Scheduled Drug Crimes: Trafficking, Furnishing and Unlawful Possession

Scheduled drugs are defined by state and Federal laws.  Generally speaking, scheduled drugs are those that are illegal to possess at any time, or illegal to possess without a prescription.  In all drug cases involving scheduled drugs, there are two major problems that a defendant faces: (1) the lifetime consequences of a drug-related conviction, and (2) substance abuse issues.

A drug conviction imposes many lifetime limitations.  For instance, if you are convicted of a drug crime, you may be barred from receiving Federal student aid for college.  A drug conviction may also affect a defendant’s eligibility for Federal and state aid programs.  Defendants must also disclose a drug conviction when applying for various types of professional licenses; on applications for higher education; on many housing applications; on the vast majority of background check forms; and on many job applications.  Quite often, defendants are required to disclose not only a drug conviction but also prosecution, regardless of whether or not the defendant was convicted.  Thus, simply being charged with a drug crime can lead to limitations on future freedoms.  It is important for defendants in these situations to obtain the help of an attorney who understands these long-term consequences, and who will fight to protect your rights.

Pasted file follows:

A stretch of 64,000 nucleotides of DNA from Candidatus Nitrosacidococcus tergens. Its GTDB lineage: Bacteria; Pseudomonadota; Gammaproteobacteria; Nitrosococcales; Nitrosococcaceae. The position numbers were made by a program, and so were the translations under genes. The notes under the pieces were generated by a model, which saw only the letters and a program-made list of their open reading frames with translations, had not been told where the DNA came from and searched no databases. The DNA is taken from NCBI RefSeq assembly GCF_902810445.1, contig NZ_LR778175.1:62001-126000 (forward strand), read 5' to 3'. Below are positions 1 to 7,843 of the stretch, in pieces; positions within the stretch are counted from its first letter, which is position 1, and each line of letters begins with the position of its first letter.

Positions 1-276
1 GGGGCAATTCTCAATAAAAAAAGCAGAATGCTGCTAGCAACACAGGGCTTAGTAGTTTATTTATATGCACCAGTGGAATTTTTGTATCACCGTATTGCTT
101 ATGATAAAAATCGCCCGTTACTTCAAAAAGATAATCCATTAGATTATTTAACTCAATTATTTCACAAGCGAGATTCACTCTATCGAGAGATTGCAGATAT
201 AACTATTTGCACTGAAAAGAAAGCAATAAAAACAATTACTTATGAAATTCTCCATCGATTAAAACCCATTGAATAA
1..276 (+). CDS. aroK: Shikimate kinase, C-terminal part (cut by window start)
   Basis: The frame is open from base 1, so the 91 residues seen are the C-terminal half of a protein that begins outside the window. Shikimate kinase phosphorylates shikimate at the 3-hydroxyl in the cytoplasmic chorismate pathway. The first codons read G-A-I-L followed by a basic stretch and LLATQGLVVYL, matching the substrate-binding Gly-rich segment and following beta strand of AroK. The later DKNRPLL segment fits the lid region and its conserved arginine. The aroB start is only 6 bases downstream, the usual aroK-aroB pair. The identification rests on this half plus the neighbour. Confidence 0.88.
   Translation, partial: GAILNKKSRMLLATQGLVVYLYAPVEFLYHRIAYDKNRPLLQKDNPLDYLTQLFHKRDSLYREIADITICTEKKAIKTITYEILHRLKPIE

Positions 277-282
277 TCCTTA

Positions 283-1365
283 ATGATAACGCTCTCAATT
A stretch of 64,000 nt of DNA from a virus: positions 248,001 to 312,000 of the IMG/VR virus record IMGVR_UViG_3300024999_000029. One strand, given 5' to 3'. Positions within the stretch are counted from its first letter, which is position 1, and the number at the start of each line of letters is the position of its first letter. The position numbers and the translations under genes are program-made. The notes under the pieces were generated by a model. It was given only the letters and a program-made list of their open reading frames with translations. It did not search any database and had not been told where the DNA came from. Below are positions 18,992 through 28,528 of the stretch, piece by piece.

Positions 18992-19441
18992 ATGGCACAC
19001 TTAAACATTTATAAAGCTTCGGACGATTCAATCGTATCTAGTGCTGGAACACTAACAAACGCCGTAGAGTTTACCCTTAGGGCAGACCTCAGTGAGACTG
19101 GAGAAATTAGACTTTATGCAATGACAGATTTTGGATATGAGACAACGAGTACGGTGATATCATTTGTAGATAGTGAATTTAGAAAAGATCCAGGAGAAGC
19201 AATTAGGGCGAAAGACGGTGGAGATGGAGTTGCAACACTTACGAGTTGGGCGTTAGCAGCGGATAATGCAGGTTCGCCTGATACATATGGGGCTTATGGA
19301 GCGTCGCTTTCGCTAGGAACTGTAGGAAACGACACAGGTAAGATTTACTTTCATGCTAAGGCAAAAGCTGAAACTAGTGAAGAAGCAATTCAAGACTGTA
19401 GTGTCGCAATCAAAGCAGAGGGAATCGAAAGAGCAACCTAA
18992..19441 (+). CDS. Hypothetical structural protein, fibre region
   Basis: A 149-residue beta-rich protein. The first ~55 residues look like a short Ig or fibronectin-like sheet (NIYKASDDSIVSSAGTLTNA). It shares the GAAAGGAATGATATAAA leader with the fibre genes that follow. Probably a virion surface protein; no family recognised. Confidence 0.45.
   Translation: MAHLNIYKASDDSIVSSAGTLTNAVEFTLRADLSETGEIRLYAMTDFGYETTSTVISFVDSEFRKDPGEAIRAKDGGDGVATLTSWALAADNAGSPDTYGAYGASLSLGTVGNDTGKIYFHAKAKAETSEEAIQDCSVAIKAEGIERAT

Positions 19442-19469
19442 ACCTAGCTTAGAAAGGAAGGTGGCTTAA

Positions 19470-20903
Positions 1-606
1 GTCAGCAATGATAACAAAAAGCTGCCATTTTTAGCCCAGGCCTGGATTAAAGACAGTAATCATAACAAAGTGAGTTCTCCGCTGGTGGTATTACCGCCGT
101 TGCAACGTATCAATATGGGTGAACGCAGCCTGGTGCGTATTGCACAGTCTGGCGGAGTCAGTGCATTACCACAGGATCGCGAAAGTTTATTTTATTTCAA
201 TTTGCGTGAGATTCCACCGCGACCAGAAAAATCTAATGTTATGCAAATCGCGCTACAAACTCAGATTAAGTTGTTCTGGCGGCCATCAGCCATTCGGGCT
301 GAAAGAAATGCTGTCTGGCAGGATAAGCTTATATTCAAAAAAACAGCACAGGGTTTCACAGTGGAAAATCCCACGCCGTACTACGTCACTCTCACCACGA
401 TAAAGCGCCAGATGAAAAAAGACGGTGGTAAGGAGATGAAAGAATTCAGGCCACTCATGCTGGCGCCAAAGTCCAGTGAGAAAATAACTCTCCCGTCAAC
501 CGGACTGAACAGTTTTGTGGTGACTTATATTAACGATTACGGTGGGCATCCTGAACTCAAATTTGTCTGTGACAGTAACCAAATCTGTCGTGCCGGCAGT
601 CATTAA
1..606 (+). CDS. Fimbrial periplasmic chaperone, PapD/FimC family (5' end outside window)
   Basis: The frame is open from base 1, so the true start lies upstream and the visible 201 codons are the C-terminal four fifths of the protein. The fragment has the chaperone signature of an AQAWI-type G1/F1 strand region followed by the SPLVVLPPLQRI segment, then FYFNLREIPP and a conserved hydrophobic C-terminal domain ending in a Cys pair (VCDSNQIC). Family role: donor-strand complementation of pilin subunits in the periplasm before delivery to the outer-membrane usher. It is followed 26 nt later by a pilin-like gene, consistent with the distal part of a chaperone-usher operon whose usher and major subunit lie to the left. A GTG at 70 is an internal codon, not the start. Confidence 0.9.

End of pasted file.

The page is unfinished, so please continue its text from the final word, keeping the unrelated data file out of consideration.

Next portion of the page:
In addition to the long-term consequences of a drug conviction, many defendants also struggle with drug addiction.  Addiction is medically recognized as a disorder, which nobody asks for, is nobody’s fault, and which the legal system is ill-equipped to deal with.  Repeated sentences of jail time and fines rarely helps a defendant to treat their addiction.  Understanding this, our office takes a holistic approach to defense in drug cases, addressing both our clients’ personal and legal problems.  We offer support, guidance and resources for those defendants who want help with substance abuse.

Addiction is the elephant in the courtroom and our firm understands how difficult it can be to discuss and treat.  We also understand the nobody is the sum total of their addiction: we see people, not problems.  By helping our clients to address substance abuse issues we begin the process of personalizing our clients so that prosecutors can begin to see that they are charging someone, not something.  The key to obtaining the best possible outcome is defining our clients before the system does.

BACK